California Federal Court Finds Letter Referring to Debtor as “Customer” and to Debt Collector as “Account Representative,” and Offering to “Help” Resolve Debt, Not Misleading Under Fair Debt Collection Practices Act, But Allegation That Debt Collector Sought to Recover Excess Interest Sufficient to Survive Motion to Dismiss
In January 2006, a putative class action was filed in California federal court against Arrow Financial Services alleging violations of the Fair Debt Collection Practices Act, 15 U.S.C. §§ 1692 et seq. (FDCPA), and its California equivalent, California Civil Code, §§1788 et seq. Hapin v. Arrow Fin. Serv., 428 F.Supp.2d 1057, 1059 (N.D. Cal. 2006). Plaintiff’s lawyer asserted that the debt collector letter from Arrow was “false, deceptive, and misleading” in that it (1) described plaintiff as a “customer,” (2) characterized the debt collector as an “account representative,” and (3) offered to “‘help Plaintiff regain his financial future … [and] by the false … characterization of debt as helping “regain his financial future.”’” Id. The complaint also alleged that Arrow sought to collect excessive interest, id. Defense attorneys filed a motion to dismiss the class action complaint, which the California federal court granted in part and denied in part.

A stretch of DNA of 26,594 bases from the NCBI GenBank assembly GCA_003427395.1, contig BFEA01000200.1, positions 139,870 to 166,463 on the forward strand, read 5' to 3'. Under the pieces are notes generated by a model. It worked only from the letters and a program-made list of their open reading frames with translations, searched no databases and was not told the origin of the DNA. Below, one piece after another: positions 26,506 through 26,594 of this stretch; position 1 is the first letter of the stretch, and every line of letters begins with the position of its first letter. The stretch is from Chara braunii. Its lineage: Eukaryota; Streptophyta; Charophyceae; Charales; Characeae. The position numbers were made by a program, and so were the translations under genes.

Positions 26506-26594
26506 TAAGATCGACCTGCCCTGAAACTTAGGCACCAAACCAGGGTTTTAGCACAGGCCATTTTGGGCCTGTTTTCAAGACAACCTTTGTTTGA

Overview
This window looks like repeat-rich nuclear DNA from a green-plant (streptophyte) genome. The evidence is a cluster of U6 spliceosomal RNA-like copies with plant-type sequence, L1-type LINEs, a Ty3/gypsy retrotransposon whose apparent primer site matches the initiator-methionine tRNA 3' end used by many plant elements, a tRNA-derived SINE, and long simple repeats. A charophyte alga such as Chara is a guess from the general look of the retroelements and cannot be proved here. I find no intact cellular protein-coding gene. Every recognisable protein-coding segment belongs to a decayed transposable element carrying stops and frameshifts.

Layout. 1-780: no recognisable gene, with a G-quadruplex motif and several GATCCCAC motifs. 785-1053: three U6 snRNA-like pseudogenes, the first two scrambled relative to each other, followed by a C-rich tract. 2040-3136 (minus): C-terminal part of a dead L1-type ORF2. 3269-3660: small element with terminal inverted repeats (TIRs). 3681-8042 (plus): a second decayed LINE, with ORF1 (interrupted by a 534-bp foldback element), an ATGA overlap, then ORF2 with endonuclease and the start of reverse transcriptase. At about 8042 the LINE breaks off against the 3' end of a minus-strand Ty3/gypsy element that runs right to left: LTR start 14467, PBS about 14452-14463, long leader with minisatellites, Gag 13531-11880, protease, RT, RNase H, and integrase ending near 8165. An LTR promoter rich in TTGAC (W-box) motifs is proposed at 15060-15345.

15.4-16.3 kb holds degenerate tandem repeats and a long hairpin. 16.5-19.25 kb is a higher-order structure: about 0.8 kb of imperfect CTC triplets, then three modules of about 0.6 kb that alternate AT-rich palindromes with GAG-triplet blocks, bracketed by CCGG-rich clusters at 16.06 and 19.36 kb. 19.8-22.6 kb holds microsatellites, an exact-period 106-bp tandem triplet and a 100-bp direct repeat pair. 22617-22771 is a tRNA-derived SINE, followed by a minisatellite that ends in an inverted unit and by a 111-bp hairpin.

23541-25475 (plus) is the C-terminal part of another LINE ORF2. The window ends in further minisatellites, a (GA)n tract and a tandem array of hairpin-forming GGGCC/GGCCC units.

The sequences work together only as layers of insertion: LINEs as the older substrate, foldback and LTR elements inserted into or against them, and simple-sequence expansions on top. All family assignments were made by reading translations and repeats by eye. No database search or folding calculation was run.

First, the District Court held that the debt collection letter clearly revealed that the relationship between plaintiff and defendant was that of debtor and creditor. Hapin, at 1060-61. In fact, the letter (quoted in full in the opinion) “contains numerous other instances of debtor-creditor terminology, including repeated occurrences of the terms ‘past due balance’ and ‘collection of debt.’” Id., at 1061 n.2.
Second, the Court rejected plaintiff’s claim that satisfying his debt would not help him financially because he had several additional outstanding debts. The District Court held that the applicable standard “[does] not tak[e] into account Plaintiff’s particular financial circumstances,” Hapin, at 1061, and that informing a debtor that failing to pay a debt might adversely affect his or her credit, or that paying a debt might help restore credit, is not a misleading or abusive practice, id., at 1061-62 (citing Wade v. Regional Credit Ass’n, 87 F.3d 1098, 1099 (9th Cir. 1996).
The District Court found, however, that the allegations concerning Arrow’s “attempt] to collect interest in an amount not expressly authorized by the creditor agreement or permitted by the law,” satisfied the liberal notice pleading requirements and precluded dismissing the action under FRCP Rule 12(b)(6). Hapin, at 1062.
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